Clackamas halts weighmaster road stops

Grady Waxenfelter killed in February; suspect Dirck White remains on the loose

CLACKAMAS, Ore. (KOIN 6) — Clackamas County ordered its weighmasters to halt enforcement stops along the roads.

Grady Waxenfelter, a weightmaster for Clackamas County, was gunned down on Highway 224 by a truck driver, Feb. 6, 2014 (Courtesy photo)
Grady Waxenfelter, a weightmaster for Clackamas County, was gunned down on Highway 224 by a truck driver, Feb. 6, 2014 (Courtesy photo)

That determination came after an independent investigation following the slaying of Grady Waxenfelter in February.

Waxenfelter, a longtime county employee, was killed when he pulled over a truck for a minor traffic infraction. He was shot to death in the road.

The suspect, Dirck Morgan White, remains on the loose.

The process is not only dangerous, the investigation found, but the employees are not properly trained.

The analysis obtained by KOIN 6 News shows training and equipment are not adequate to keep the weighmaster safe. There is no training for traffic stops, high speed pursuits, threats and personal safety, among other items.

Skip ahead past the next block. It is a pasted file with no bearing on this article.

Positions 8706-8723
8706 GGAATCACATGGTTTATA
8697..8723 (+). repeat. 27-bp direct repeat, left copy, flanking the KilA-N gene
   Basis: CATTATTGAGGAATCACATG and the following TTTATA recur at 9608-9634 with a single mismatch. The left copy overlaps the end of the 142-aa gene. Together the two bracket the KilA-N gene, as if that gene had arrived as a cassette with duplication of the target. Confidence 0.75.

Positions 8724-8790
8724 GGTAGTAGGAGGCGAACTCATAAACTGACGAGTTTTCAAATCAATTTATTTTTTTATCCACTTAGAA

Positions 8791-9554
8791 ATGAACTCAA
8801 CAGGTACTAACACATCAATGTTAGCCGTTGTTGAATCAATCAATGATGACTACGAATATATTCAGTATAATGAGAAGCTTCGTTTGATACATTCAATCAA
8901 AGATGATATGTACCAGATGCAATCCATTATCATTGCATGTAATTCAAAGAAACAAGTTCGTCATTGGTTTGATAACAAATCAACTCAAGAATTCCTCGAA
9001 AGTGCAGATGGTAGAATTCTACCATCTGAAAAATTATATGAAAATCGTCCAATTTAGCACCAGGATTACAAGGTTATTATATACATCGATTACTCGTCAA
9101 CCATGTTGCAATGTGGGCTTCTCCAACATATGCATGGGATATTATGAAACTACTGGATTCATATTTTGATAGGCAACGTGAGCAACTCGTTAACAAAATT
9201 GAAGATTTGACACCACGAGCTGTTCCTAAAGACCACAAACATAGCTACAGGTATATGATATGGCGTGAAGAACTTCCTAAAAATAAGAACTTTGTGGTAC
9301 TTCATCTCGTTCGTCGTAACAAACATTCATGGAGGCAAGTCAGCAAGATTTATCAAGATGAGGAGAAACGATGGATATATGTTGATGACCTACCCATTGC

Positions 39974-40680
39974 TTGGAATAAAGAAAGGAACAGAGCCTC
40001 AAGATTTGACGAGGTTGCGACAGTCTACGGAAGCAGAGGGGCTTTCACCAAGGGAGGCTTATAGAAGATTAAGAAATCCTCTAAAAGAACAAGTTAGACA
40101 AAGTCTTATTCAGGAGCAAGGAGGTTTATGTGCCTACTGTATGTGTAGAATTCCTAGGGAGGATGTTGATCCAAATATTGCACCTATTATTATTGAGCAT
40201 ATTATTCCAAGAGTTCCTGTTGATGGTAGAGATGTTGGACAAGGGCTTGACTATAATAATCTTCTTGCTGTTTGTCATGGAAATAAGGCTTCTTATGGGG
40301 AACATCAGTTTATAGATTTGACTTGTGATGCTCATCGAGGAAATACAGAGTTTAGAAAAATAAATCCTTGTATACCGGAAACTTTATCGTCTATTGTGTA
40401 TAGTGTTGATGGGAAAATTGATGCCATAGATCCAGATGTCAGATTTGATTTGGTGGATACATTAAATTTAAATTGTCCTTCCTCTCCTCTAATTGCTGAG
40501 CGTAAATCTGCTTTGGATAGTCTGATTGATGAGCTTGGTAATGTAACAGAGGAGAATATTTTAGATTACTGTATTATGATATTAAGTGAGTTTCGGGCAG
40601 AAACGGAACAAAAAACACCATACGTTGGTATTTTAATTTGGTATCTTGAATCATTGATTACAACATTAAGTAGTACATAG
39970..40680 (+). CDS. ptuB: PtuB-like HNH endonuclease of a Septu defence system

The analysis also shows no safety equipment was issued.

Dirck Morgan White, 41, (side by side photos) is the suspect in the shooting death of a Clackamas County weightmaster, Feb. 6, 2014 (Clackamas County Sheriff's Office photos)
Dirck Morgan White, 41, (side by side photos) is the suspect in the shooting death of a Clackamas County weightmaster, Feb. 6, 2014 (Clackamas County Sheriff’s Office photos)

The legality of weighmasters pulling trucks over was also questioned in the report.

No one from Clackamas County would talk with KOIN 6 News on-camera, but county administrator Donald Krupp released this statement:

“I take these findings very seriously and have ordered a permanent suspension of enforcement stops involving weighmaster personnel while the County reconsiders the future operational status of the program.”

Only six Oregon counties have their own weighmaster programs.

Marion County thought twice about restarting their weighmaster program after Waxenfelter was killed. County officials said they will not have weighmasters pull trucks over, but instead focus on the safety truck inspections.

The Oregon Department of Transportation will still monitor truck traffic and do inspections — but their inspectors don’t pull over drivers.

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